Hyundai_Kona_Electric_chargingThe first all-electric production car to go on sale in Australia was the Mitsubishi I-MiEV. In 2010 I picked up one from Mitsubishi in Brisbane and drove to our home on the Gold Coast – arriving there with just five kilometres to spare before the dash readout told me the batteries would be flat. That’s nail biting territory …

Last week I picked up a Hyundai Kona Electric from Brisbane, drove home along the same route – and arrived with 398 kilometres to ‘empty’. Such has been the advancement in electric car technology in nine years. See more details in the Driving section of the review.

Hyundai Kona Electric is a pure electric vehicle, not a hybrid as it has no petrol engine. It’s expensive – very expensive – our test car was the top grade Highlander model, with an RRP of $64,490 plus on-road charges.

Hundai Kona EV 2019

Can’t say the front appeals to me, a rounded bit of plastic with many oddly arranged indents. Okay, so the Kona Electric doesn’t need a large grille to suck in huge amounts of air to burn in the engine, nor does it a lot of cooling. Therefore a large radiator isn’t required.

But radiator grilles aren’t on cars merely for engineering reasons. I see them as a sort of figurehead, one that has been crafted and revised by all automotive marques over many generations.

Or am I living in the past and grilles will disappear altogether with internal combustion engines?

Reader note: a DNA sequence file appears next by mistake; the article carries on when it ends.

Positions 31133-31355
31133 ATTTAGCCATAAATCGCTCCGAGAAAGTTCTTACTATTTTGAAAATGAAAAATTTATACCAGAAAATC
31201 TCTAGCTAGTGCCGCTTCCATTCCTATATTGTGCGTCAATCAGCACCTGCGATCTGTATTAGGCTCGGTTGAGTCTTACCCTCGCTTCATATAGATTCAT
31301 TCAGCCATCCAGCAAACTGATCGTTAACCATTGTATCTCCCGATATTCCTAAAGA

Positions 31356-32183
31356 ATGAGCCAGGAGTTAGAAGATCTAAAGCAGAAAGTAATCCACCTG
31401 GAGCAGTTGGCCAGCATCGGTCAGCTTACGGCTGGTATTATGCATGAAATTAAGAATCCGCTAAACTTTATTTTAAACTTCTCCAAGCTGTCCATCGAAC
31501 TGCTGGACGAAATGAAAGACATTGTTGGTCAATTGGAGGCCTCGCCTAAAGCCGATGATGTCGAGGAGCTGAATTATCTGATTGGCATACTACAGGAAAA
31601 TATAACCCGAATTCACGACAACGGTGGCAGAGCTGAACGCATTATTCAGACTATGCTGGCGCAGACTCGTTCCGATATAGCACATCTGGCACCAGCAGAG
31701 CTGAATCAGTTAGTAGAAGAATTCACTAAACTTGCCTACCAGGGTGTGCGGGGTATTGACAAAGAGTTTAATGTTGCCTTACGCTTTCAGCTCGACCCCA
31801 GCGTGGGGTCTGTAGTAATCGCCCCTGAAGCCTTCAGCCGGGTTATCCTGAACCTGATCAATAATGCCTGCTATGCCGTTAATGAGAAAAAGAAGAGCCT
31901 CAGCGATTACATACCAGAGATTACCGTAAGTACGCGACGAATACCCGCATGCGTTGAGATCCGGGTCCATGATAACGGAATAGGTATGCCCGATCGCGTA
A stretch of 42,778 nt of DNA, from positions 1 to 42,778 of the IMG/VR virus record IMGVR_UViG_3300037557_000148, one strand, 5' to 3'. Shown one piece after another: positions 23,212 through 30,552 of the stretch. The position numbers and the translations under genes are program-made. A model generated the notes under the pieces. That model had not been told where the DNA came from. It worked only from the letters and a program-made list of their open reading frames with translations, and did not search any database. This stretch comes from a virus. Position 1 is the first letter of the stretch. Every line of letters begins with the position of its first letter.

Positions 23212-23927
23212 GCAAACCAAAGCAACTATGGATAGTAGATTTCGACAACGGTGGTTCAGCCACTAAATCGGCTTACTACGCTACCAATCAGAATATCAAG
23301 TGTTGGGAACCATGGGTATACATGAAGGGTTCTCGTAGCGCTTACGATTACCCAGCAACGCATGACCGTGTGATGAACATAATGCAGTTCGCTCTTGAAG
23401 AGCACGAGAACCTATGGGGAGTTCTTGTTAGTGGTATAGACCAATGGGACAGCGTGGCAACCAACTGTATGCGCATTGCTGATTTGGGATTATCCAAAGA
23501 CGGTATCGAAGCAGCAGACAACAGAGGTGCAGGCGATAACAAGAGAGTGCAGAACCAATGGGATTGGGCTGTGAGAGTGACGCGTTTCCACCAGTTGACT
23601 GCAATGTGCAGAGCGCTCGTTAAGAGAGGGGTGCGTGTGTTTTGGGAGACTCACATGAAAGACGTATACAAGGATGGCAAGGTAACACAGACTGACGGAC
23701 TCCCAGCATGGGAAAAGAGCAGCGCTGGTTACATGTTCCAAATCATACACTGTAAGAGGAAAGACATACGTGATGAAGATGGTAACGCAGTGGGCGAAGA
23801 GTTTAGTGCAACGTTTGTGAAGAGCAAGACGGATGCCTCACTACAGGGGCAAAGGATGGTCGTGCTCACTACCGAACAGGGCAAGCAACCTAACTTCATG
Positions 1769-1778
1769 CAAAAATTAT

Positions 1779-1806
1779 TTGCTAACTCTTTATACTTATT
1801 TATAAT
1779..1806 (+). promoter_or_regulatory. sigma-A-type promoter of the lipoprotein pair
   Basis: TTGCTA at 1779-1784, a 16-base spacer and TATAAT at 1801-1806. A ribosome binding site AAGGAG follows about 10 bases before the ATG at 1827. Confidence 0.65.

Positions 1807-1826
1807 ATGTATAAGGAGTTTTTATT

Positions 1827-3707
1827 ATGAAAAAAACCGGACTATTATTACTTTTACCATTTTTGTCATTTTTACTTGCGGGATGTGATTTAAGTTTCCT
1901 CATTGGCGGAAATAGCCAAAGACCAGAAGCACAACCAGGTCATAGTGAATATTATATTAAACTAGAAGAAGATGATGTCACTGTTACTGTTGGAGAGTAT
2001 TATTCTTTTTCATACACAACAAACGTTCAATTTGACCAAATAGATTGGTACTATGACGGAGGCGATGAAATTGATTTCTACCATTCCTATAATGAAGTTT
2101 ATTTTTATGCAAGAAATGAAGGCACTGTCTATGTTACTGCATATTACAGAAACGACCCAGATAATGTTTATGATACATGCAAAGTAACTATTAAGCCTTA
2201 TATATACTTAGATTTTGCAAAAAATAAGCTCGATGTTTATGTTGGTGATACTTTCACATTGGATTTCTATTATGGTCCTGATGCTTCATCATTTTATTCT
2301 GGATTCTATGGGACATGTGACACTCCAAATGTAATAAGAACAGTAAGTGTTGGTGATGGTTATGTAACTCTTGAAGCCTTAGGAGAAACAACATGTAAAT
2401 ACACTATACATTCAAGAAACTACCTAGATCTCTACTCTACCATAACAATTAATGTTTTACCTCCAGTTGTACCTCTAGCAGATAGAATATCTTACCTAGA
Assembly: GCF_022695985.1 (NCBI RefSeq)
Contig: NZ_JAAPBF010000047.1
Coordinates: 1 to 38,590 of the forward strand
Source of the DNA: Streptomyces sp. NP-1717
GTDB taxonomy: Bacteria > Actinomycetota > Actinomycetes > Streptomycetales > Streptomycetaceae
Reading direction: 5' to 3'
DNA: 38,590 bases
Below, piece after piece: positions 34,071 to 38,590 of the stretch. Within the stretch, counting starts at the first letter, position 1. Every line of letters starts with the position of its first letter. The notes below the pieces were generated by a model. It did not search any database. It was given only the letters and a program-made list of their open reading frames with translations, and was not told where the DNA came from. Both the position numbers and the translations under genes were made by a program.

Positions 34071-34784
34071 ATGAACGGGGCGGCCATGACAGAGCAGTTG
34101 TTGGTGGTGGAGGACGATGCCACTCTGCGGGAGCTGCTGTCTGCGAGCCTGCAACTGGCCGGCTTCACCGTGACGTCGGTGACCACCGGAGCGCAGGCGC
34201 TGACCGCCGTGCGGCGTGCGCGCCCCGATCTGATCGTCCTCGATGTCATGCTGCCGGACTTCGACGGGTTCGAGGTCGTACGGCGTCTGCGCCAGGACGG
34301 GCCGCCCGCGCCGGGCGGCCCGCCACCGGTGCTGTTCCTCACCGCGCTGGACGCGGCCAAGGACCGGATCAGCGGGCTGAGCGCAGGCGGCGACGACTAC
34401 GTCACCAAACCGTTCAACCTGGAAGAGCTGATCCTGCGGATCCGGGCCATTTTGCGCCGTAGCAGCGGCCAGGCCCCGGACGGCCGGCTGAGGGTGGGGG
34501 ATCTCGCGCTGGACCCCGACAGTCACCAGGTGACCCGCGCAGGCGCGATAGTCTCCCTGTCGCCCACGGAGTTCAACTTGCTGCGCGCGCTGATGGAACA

Hundai Kona EV 2019

Anyhow, the rest of the Kona looks great outside and in, with a modern SUV look that has the wheelarches and sill panels in contrasting colours to give it a business-like appearance.

Kona Electric is powered by a 150 kW electric motor running from a 64 kWh (kilowatt hours) lithium-ion polymer battery under the floor. The motor delivers peak torque of 395 Nm from one rpm (yes, one rpm) and has a real world electric driving range of 449 kilometres when measured on the Worldwide Harmonised Light Vehicle Test Procedure (WLTP). Our test was indicating 489km when we picked it up.

We averaged electricity consumption of 12.3 kWh per 100km. That was a fair bit under the 14.3kWh of the offical testing.

Plugged into a 100 kW DC fast-charger, Kona Electric can reach 80 percent battery charge in 54 minutes. A 50kW DC charger takes 75 minutes to 80 percent.

An optional $1950 7.2 kW on-board charger allows charging when plugged into a household socket – that takes around 9 hours 35 minutes. It can even be charged by simply plugging into a 240-volt/10-amp household socket – that is if you’ve about 20 hours to spare.

It’s a bit like using a mobile phone, iPad and so on. As soon as you’re near a power source you plug it in.

Hundai Kona EV 2019

Public charging stations can be used, Kona Electric has a Type 2 plug. If the station only has Type 1 an adaptor can be used, however Hyundai Australia doesn’t recommend this.

Infotainment is controlled through an 8.0-inch screen. There’s satellite navigation with SUNA live traffic updates and a 10-year Sat Nav Update Plan.

Hyundai Kona has Apple CarPlay and Android Auto smartphone interfaces and Bluetooth. It has an eight-speaker Infinity premium audio system with a subwoofer and external amplifier.

Kona Electric has Hyundai’s SmartSense safety package as standard and has received a five star safety rating.

Having made that first trip mainly on the 110 km/h motorway back to the office we proceeded to use the Kona to run around our area of the Gold Coast – shopping centres, Council library, giving my wife a lift to and from work at Griffith University, taking the dog to an off-leash park and similar day-to-day activities.

As always when driving any electric vehicle we tended to drive conservatively, being very much aware of the distance to empty reading. However, this gazing at the numbers became less common as it was obvious we could complete the test drive with plenty to spare.

At the end of our week’s test we drove back to Brisbane having covered 379 km and returned the Kona Electric with 103 km left in the ‘tank’